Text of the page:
Airline deregulation may be off course Top air fares on many routes have risen at a rate greater than inflation.

October 23, 1998|By Tom Belden

IF YOU like to take long-distance vacations, President Jimmy Carter signed a piece of legislation 20 years ago this month that changed your life for the better.

The Airline Deregulation Act is not only widely regarded as an unqualified success for consumers, but it is also credited with pumping fresh blood into a sluggish airline industry and starting a revolution in the federal regulation of business.

But two decades into the journey, there is an overcast on the horizon. A growing group of critics are asking whether America's experiment with deregulation isn't flying off course and poorly serving millions of travelers.

Increasingly, business travelers are paying record fares to a handful of big airlines that hold a powerful grip on scores of airports. Though new low-fare airlines spawned by deregulation were expected to provide vigorous competition, more small carriers have been driven out of business than the number still in the air.

Over the past 20 years, the average cost of a ticket -- something affordable mostly to the affluent in 1978 -- has dropped by more than a third, adjusted for inflation.

A successful run

One early prediction that did not come true is that airline safety would suffer in a deregulated environment. Thanks mostly to improved jet-airplane technology and better pilot training, the fatal accident rate for scheduled U.S. airlines in the late 1990s is half what it was in the 1970s.

Today, most aviation executives, academics and financial analysts say that after 20 years, airline deregulation is one of the great business triumphs in history. Leisure travelers tend to agree, because reasonable fares mean they are able to travel by air far more than ever before.

At the same time, a vocal group of business travelers, government regulators and political leaders point to what they call "pockets of problems."

The six largest U.S. airlines carry more than 80 percent of U.S. airline traffic, enabling those carriers to control all or most of the service and the fares between numerous cities. Over the past three years, the unrestricted fares charged to business travelers who book at the last minute have increased by a third on many routes.

After waves of small, low-fare airlines entered the industry, first in the early 1980s and again in the mid-1990s, today there are virtually no start-up airlines. Rather than every air route in the country being up for grabs by a new carrier -- one of the economic theories upon which deregulation was based -- most start-ups have not been able to attract enough business to gain a toehold.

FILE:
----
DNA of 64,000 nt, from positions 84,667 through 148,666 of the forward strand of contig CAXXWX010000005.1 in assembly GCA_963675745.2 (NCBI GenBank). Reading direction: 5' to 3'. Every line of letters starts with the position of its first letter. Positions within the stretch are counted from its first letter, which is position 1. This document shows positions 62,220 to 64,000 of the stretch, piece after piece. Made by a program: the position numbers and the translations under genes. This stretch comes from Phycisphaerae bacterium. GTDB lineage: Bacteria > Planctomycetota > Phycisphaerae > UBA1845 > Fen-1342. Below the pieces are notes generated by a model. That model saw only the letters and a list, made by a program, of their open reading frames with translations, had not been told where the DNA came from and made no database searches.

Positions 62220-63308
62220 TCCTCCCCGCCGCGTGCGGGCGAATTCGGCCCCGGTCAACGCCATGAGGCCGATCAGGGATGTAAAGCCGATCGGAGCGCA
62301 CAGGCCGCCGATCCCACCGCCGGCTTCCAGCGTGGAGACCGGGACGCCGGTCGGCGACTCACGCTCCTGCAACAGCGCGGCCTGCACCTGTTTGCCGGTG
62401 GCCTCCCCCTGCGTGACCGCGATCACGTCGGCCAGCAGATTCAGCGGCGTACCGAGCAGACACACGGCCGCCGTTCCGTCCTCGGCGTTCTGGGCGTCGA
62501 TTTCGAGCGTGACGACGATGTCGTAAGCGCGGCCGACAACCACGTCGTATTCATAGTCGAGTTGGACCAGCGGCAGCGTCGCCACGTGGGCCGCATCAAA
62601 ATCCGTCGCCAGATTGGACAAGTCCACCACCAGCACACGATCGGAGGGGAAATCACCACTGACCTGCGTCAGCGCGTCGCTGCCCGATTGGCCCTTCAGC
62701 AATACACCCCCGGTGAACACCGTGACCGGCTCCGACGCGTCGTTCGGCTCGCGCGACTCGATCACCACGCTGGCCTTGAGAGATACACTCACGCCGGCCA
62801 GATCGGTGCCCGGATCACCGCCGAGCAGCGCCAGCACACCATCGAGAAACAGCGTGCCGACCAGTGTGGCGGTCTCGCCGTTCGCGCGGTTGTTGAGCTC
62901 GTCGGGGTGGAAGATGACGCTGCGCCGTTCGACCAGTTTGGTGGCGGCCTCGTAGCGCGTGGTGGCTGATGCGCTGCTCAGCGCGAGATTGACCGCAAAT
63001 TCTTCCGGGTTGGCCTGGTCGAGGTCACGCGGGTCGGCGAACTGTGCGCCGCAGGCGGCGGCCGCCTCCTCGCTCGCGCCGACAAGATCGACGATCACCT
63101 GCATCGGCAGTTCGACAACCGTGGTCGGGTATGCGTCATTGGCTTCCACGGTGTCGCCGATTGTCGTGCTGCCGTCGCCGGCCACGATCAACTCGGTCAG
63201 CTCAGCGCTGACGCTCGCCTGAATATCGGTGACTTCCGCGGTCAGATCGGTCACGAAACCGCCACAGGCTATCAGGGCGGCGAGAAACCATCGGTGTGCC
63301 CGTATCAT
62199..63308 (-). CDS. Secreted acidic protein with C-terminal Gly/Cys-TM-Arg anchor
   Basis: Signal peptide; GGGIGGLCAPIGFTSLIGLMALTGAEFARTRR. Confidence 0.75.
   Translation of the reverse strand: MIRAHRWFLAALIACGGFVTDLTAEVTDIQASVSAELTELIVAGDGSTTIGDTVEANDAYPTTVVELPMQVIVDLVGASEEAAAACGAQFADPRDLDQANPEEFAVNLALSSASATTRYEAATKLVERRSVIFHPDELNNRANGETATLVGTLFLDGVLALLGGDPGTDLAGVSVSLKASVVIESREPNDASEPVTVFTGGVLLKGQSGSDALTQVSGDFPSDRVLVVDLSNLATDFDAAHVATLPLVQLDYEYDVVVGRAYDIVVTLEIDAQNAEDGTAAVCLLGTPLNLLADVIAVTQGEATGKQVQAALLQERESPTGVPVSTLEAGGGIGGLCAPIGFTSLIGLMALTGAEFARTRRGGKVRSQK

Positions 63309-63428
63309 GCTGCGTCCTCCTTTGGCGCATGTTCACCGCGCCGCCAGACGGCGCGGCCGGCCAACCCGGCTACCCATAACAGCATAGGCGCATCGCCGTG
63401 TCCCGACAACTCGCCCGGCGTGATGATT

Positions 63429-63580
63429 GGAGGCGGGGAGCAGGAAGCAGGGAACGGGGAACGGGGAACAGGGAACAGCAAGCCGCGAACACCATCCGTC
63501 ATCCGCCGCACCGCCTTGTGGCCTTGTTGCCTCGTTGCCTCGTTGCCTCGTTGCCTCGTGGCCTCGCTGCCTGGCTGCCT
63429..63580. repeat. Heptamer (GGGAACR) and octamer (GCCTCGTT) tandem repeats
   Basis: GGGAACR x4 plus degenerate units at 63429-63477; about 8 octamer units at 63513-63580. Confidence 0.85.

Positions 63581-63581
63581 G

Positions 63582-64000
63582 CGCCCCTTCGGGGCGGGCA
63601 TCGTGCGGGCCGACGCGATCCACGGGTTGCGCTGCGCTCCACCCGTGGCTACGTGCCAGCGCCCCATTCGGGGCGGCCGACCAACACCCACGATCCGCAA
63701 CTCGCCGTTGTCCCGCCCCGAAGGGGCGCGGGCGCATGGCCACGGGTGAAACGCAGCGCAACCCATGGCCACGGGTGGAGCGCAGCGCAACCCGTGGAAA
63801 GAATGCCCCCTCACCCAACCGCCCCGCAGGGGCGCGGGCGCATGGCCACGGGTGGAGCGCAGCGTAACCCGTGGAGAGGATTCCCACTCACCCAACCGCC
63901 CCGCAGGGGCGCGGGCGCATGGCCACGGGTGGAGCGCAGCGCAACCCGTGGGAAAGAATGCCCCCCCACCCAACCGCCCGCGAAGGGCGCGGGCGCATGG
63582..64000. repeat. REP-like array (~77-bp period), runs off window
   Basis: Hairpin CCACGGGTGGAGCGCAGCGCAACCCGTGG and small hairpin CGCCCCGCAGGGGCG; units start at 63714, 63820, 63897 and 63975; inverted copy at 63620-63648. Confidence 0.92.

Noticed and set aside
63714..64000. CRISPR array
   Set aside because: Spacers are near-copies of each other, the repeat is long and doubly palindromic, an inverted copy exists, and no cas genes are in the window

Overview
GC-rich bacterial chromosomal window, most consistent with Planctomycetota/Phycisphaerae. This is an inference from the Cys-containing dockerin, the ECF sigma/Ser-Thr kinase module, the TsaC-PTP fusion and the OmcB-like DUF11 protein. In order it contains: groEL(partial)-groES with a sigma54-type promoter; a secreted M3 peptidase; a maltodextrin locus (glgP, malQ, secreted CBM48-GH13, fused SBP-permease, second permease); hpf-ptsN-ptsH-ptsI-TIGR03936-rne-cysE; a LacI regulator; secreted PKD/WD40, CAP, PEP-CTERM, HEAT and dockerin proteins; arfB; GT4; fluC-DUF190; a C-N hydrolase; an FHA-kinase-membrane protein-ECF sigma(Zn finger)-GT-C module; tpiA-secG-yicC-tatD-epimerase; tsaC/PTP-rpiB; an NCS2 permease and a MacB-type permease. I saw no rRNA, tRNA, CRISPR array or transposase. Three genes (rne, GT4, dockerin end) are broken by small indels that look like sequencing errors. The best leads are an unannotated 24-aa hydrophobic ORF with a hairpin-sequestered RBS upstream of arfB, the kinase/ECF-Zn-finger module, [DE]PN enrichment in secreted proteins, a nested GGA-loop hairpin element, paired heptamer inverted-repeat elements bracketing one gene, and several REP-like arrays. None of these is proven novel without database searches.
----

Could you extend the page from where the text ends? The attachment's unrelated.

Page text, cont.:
And government studies of the industry have reached a disturbing conclusion: Air fares are consistently lower on routes that have competition from a low-fare airline such as Airtran or Southwest.

"We're beginning to see cracks in the positive face of deregulation," said Rep. James Oberstar, a Minnesota Democrat.

Take this example: A business traveler or someone making an emergency trip to visit a sick relative, who can't plan in advance and doesn't stay over a weekend, may have to pay the full coach fare of $1,438 roundtrip between Philadelphia and Dallas/Fort Worth, compared with $346 in 1978.

Because there are numerous ways to get discounts, only 6 percent of passengers pay that full coach fare. But the top fares on many routes, used mainly by business travelers, have risen at a rate greater than inflation.

Trying to make sure small airlines have a chance to compete on new routes is behind legislation pending in Congress this year and rules that could be adopted next year by the Department of Transportation -- activity that federal regulators call fine-tuning of a system that isn't working perfectly.

But the proposed competition rules are opposed by the major airlines as a form of re-regulation -- opposed in the same way that most airlines of the 1970s thought deregulation was a bad idea.

The six big airlines that coped most successfully with deregulation -- American, Continental, Delta, Northwest, United and US Airways -- have several things in common. They have popular frequent-flier programs that keep customers loyal, good computerized reservation systems used by most travel agents in a carrier's primary markets and sprawling hub-and-spoke networks that keep passengers traveling on the same airline throughout a journey.

Money-making hubs

The big airlines each operate three or four connecting hubs, where several times a day passengers change planes.

Southwest, the seventh-largest airline, with just 5 percent of the U.S. market, specializes in low fares and has more of a point-to-point route system than a hub-and-spoke network.

A hub-and-spoke network can give a major airline control of 60 percent to 90 percent of the traffic at an airport. That enables the big carrier to offer multiple flights a day to many cities while controlling fares and being strong enough to prevent meaningful competition from smaller airlines, federal regulators say.

The success of the domestic networks is behind efforts of the six largest airlines to get even larger, by forming alliances with each other and with major foreign airlines that call for marketing and operating flights as if the carriers had merged.

High fare worries

While critics of airlines worry that the alliances will lead to higher fares, industry executives contend that customers will be served well by being able to go to more cities worldwide on a single group of cooperating carriers.

"We don't believe alliances are anticompetitive," Cyril Murphy, United's vice president for international affairs, said recently. "We think it will give consumers greater choice."

Columnist Tom Belden wrote this for the Philadelphia Inquirer.

Pub Date: 10/23/98

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